Dead Neanderthals Conducts A “Blood Rite” (Album Stream + Interview)
A slow, crawling, eldritch horror, direct from the nightmare world. Dead Neanderthals has been known to craft otherworldly "heavy free jazz" atmospheres in other releases, but Blood Rite is something different and older in a… different sort of way. With Otto Kokke ditching his trademark wailing saxophone for crushing, heavily distorted synthesizer and Rene Aquarius slowing his usual blast to a slow plod, Blood Rite is far from Dead Neanderthals' usual "New Wave of Dutch Heavy Jazz." No, Blood Rite is minimal, destructive death/doom metal, a 27-minute venture into the darkest recesses of horror-music and pitch-black tones.
Parallels can be made between this Dutch duo's frantic jazz musings and Blood Rite's minimal lumbering -- the names of the game here, much like with every other Dead Neanderthals album, are energy and atmosphere, which Blood Rite oozes in spades. Though this isn't your average, or at least partially expected Dead Neanderthals release, Blood Rite's anti-mania crushes the listener all the same. Lose yourself in an exclusive stream of this single-track album and read an interview with the band below
Though Dead Neanderthals has always flirted with a more metallic side to free/avant-garde jazz, Blood Rite is a more overt embracing of metal -- in this case, synthesizer-led death/doom metal. What led to this change for this release?
Simple answer: Roadburn Festival. We wanted to create something harsh and loud exclusively for the festival and surprise everybody. Guess we failed miserably due to the COVID-19 pandemic. Having said that, we were playing with the thought of something loud and slow since our early days (2012 or so), but we never sounded the way we wanted when playing in the rehearsal space.
Having bridged the gap between aggressive metal and even more aggressive jazz on previous recordings, do you feel there is a unifying factor between the two?
There seems to be some kind of a connection between the two as we are certainly not the only ones trying to bridge that gap. Just look at Imperial Triumphant or the majority of I, Voidhanger's catalogue. One factor is that the more you travel towards the edges of a genre, the more open you get to others. Genres meet at the edges.
Do you feel that Blood Rite exists at that proverbial edge or fringe?
Well... It's a 27-minute long, single track album that moves along at a glacial pace and has a super lo-fi aesthetic. It's a safe bet this exists at the fringe of doom, drone and death metal. Haha, go convince your one neighbor with a Ride the Lightning CD that this isn't beyond the edge of anything!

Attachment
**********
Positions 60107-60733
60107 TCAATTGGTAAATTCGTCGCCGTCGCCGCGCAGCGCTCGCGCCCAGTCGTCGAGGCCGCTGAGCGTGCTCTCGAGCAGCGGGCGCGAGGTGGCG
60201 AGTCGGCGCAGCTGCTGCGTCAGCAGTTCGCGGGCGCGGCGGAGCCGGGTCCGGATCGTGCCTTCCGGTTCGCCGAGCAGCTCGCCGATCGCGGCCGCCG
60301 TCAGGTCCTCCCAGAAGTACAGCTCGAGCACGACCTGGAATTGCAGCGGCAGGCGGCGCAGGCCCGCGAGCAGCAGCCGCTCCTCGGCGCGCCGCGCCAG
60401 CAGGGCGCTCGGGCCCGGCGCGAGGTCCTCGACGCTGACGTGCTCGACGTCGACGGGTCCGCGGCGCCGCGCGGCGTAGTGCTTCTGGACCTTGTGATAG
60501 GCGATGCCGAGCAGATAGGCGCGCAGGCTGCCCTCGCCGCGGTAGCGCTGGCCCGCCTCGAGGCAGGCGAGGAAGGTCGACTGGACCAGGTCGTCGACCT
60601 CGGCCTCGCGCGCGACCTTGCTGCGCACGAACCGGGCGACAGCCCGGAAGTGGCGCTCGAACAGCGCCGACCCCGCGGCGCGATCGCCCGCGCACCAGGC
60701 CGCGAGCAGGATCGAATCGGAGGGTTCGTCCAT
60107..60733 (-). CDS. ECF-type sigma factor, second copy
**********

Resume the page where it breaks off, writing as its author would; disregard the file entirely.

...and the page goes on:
Fair enough, I guess we've been spoiled by experimental music for a long time at this point.
I noticed there is a significant lack of saxophone and other woodwind instruments on this release. What led to Otto switching to keyboards/synthesizers for this release?
That's the side-effect when listening to truckloads of experimental albums. Nothing sounds weird anymore.
And yes, no saxophone on this one. Just like the Twin Sister album, no saxophone on that one too. We always carefully evaluate our options when working on new music. Nothing is sacred, the end result is the only thing that counts. If the record will be better with saxophone, we will use saxophone. For this record, that was not the case. It's always a big part of the process for us. Sometimes we make big decisions very late in the process: by replacing acoustic drum sounds with samples for example. Delivering the best possible album is always our main goal. In this case it's the instrumentation we had up in our rehearsal space at the time. The idea, sound and execution just clicked. We went with it and this is the result.
The postcard Utech Records sends out with the tape very prominently features a Rat distortion pedal -- would you say this recording is an ode to the Rat?
The RAT kind of represents the cheapo eighties distort-it-until-you-can't-hear-it's-crap sound. On this recording we aimed for that overly distorted RAT sound; the original instrument sound was killed as much as possible. The RAT poster was label boss Keith Utech's idea, it's like the cheezy old ads in music mags. It fits the overall tone and atmosphere of the release.
What kind of tone were you looking to achieve with this release?
Would it be cliché to say: "the heaviest tone we could conjure up with our gear"? Probably. So let's spice it up a little, it should also have a gory/putrid sound, if that makes any sense. The sound of the early Carcass days, when every instrument had this weird gooey quality to it, as if it came out of a David Cronenberg movie. After some demos, we were convinced we would only get there if we recorded the album as loud as possible, in one take in our rehearsal room. Synth, drums and vocals all blend together into an amorphous blob. You could also describe that as 'crappy', recording the vocals through the PA monitors and all, but we've gotten kind of good at recording this way. The hi-fi of lo-fi.
With that in mind, what should listeners take away from this recording?
Yeah, this is where it always necessarily gets a bit vague. I guess the best way to put it is 'atmosphere' or 'a feeling'. This is not about smart songwriting, instrumental prowess or lyrical content. Just being immersed for a small half hour. In the end we just hope people like it as much as we do. That's what we're always aiming for. Curious to see whether they will embrace or reject the inclusion of vocals. And if they'll play it at their funeral.